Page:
Future of Blockchain and Cryptocurrencies in India

Kuldeep Kaul
Aug 16, 2018 · 5 min read

I have been active on Quora for past few months and love answering questions on Blockchain technology and cryptocurrencies. Last few days, I was been busy with some personal work and mostly offline. Today I did manage to find some time and found lots of queries related to whether Indian traders/investors would be able to buy and sell cryptocurrencies going ahead, how they could liquidate their crypto-assets for fiat money, how could they transfer their fiat money stuck on the centralized exchanges and so on. Not that these questions are sudden, such queries have been pouring in since 5th July, the date that the RBI circular (banning the banks from doing business with centralized exchanges) came into effect, and deposits and withdrawals were suspended by all centralized cryptocurrency exchanges. But I guess the surge can be attributed to the growing impatience among the investor community.

To resolve the crisis, the exchanges came together and reached out to the courts to intervene on the premise that the circular was arbitrary in nature (RBI apparently accepted this in response to a RTI filed) and in violation of their right to do business (as long as it was done legally and ethically) as guaranteed by the constitution. The supreme court however declined to put a stay on the circular but directed RBI to make its stance clear and deferred the matter till 11th September — the date for the next hearing. The panel constituted by the government a few months back, was to come up with a template for regulations by July as indicated earlier by the economic affairs secretary, has pushed the timeline further quoting that more research needs to be conducted. In the meantime, despite the exchanges assuring the RBI that they welcome regulations and would be happy to comply (they already follow the KYC and AML norms), there has been no breakthrough. To ensure that the business is not impacted, some exchanges launched peer to peer trading platforms while other looked at working with Bank of Sikkim which apparently falls outside the purview of RBI. A couple of exchanges came up with a workaround of transferring money through other portals. For the investors especially, those who entered the market in Nov-Dec 2017, the prolonged bear market has only added salt to the wounds.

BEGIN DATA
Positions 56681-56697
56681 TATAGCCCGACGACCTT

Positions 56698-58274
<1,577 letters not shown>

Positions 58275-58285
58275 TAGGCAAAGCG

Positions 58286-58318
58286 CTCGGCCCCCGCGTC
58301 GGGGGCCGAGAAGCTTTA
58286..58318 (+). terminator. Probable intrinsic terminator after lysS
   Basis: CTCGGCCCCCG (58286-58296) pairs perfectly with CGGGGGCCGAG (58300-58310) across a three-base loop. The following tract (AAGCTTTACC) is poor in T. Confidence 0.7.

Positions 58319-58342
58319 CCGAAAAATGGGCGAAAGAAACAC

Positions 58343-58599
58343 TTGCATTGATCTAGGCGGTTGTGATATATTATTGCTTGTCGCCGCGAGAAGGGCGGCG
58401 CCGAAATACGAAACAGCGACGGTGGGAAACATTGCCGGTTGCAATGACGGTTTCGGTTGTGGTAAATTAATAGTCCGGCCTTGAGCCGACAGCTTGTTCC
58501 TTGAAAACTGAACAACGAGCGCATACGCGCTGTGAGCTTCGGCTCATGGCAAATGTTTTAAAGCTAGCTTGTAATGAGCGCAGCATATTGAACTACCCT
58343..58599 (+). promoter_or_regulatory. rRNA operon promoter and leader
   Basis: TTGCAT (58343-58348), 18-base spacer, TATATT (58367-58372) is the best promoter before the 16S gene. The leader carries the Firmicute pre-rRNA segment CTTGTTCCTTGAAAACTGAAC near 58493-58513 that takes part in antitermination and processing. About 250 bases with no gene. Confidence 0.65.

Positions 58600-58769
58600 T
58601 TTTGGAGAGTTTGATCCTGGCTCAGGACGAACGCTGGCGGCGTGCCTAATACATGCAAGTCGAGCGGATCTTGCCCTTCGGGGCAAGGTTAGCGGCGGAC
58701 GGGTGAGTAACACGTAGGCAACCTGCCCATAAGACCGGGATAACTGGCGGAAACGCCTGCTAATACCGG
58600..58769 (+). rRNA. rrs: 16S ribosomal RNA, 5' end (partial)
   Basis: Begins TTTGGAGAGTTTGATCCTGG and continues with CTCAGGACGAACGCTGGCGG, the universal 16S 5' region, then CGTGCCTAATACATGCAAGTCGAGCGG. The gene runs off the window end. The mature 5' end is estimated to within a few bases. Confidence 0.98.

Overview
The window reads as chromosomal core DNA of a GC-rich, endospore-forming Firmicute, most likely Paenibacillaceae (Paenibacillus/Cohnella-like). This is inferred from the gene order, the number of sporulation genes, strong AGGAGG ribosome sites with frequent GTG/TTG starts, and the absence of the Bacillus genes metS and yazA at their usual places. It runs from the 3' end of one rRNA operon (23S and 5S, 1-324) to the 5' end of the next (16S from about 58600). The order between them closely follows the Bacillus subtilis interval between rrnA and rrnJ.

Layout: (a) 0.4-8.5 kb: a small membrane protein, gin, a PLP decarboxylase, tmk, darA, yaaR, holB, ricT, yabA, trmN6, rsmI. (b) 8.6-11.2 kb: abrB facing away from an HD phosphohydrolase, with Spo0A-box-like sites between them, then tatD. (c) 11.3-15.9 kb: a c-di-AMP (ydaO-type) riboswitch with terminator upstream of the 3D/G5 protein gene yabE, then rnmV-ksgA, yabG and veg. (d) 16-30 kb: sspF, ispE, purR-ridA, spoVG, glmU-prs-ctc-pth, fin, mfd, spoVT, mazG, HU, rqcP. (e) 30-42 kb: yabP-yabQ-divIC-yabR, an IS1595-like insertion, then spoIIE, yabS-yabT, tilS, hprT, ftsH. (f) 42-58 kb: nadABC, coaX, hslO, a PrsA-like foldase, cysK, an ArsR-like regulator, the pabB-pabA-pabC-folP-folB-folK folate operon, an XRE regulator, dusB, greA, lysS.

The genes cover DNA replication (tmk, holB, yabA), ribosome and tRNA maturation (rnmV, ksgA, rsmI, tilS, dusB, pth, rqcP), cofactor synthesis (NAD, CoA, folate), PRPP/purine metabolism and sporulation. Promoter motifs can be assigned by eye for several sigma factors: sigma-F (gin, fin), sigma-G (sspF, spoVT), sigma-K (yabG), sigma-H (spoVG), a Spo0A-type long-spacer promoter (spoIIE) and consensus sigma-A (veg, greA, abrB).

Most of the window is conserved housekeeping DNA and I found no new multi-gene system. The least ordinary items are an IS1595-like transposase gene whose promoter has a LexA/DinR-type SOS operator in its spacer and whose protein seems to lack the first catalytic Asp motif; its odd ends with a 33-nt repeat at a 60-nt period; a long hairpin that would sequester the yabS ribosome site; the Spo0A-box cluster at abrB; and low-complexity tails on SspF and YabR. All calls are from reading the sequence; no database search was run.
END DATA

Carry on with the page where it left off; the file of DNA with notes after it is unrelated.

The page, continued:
One question that is bothering everyone including the ones who are still not initiated (and observing from the side-lines) is, “where does one go from here”? “Will cryptocurrencies die at least in India, if not across the world”? The atmosphere of uncertainty and absence of regulatory clarity has even kept the VCs and Angel Investors away from investing in blockchain start-ups. So, what really is the way forward in India?